It has certainly appeared that way. OKC is more "battle tested" etc...etc....
However, I went back and looked at actual records.
Utah and Dallas had identical records; however Utah finished the year 7-3, while Dallas slipped in playing .500 ball. On paper, at least, Utah would have looked to be the tougher matchup at that point this season. Now on the court, Dallas certainly appeared to be the tougher draw (at least in the first two games.)
As for the LA teams; they were separated by only one game in the RS; and finished the season with a similar run. "The Clippers were hurt" is a common argument; however, those Clips, ostensibly more hurt, closed out Memphis on the road before being made to look inept in the WCSF.
It wasn't the playoffs, but the Spurs played that same Laker team twice during this current winning streak, while both teams were battling for playoff position, and beat them like a red headed step child both times.
My point is, obviously the Spurs have not been strained or had to flex real hard the first two series; but I'm not sure if they had been on OKC's side of the bracket it would look much different.
Look at the facts, the run, the margin of victory that exists regardless of opponent or venue. I think, as hard as it might be for us all to wrap our minds around, that the Spurs are just THAT GOOD.
It's not about matchups, this player against that player. It's about team. After all we don't predetermine who is going to be the best basketball player simply by the sum of his parts (most of us, anyway). We don't measure his arms, biceps, legs, etc... and determine that this guy will beat that guy; we look at how the guy actually performs on the court. Otherwise, David Robinson would be the best basketball player ever; God got serious when he designed him. Robinson would certainly be a better player than Tim, right? Just look at them!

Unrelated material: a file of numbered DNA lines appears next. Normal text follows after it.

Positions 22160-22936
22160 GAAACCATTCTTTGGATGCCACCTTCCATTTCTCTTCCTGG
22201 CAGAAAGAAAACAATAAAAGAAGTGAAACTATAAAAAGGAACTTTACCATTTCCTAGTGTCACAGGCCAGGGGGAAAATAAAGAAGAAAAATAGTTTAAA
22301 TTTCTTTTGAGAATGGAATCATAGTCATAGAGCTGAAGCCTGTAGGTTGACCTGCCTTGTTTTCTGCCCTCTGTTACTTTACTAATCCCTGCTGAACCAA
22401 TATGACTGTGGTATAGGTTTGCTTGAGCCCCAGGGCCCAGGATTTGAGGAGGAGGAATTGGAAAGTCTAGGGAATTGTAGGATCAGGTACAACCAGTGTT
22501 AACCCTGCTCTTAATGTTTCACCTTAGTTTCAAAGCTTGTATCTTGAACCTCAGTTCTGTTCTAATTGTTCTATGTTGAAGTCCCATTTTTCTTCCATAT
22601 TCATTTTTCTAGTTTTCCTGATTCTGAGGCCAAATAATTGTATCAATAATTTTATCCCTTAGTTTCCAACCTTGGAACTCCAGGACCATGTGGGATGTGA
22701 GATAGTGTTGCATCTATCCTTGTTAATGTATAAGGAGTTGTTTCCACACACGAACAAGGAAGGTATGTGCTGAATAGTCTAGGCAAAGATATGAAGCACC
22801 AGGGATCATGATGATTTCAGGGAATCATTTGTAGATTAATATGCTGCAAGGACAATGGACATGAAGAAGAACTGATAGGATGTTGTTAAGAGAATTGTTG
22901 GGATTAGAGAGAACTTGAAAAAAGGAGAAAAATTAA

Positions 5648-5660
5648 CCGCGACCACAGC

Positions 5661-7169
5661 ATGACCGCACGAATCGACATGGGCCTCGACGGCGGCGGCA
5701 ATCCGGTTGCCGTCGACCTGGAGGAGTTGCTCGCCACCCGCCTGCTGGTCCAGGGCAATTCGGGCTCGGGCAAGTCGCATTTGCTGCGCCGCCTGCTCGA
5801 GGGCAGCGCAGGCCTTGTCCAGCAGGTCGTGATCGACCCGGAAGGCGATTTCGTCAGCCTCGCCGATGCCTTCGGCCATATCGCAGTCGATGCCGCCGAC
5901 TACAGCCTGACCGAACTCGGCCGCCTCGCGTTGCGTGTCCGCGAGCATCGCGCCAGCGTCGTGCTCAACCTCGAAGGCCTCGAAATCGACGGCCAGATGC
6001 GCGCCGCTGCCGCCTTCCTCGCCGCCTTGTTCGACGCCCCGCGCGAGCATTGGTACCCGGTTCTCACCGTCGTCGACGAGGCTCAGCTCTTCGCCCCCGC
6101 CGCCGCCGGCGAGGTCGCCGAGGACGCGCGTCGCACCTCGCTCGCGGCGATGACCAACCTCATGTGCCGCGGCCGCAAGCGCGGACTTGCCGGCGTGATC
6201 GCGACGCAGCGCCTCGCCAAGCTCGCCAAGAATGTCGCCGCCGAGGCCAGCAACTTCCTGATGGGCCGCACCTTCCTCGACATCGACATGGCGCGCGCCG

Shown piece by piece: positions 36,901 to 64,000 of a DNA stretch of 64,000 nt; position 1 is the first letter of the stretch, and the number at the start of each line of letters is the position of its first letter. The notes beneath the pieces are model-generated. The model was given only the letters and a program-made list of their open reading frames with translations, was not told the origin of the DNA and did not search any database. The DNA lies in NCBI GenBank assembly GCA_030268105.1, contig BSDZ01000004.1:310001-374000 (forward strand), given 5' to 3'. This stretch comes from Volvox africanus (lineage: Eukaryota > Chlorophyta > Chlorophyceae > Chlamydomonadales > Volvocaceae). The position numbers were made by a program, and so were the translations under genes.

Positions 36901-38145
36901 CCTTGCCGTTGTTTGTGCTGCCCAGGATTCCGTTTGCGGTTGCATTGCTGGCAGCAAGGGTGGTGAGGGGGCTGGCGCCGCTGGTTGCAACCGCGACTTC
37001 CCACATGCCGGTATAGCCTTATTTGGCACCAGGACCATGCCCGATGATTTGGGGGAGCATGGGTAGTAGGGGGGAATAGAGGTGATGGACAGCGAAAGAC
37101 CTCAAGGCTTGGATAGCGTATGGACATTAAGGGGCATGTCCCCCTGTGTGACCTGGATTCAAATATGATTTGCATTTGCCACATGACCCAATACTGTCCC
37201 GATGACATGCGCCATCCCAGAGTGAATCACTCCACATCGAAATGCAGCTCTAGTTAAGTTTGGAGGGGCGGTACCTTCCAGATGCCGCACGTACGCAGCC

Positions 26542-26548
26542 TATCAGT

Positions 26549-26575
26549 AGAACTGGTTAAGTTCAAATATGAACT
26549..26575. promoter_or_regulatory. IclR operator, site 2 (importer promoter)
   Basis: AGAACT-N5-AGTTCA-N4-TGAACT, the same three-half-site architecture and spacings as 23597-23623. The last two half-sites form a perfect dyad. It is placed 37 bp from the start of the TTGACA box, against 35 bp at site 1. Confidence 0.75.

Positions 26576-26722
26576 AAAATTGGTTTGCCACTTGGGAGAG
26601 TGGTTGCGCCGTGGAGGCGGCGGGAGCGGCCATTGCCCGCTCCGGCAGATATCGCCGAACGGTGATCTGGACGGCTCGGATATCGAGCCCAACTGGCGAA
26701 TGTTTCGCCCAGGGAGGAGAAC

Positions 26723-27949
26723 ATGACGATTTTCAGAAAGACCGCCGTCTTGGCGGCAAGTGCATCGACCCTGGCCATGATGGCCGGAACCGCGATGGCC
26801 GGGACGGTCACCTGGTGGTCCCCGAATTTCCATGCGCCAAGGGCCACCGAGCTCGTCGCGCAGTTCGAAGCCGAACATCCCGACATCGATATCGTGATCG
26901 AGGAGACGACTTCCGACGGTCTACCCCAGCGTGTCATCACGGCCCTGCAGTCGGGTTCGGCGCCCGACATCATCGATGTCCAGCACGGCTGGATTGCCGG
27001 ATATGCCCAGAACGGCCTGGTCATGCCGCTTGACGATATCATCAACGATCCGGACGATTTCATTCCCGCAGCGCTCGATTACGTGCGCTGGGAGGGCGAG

I've watched the playoffs, and been very impressed with OKC's players; they make a ton of shots, many difficult. They have many more highlights than the Spurs. Step back fadeaways, follow slams; all very impressive. The Spurs don't make a lot of tough shots because the Spurs almost never take tough shots. Their team and system get open looks constantly. Expect Oklahoma to have to make many more tough, or uncomfortable shots during this series; it's what Pop/the Spurs do to opponents. At the end of the games, in crunch time, when Durant and Westbrook have each played more than 40 minutes, expect the Spurs to get exactly the shot they want. Up until Sunday, after all, I don't know how many times I had heard that CP3 was the best closer in basketball.
The Spurs just finished making two playoff teams look young, inexperience; not ready for the playoffs. I expect, to a lesser degree, they're about to do it again.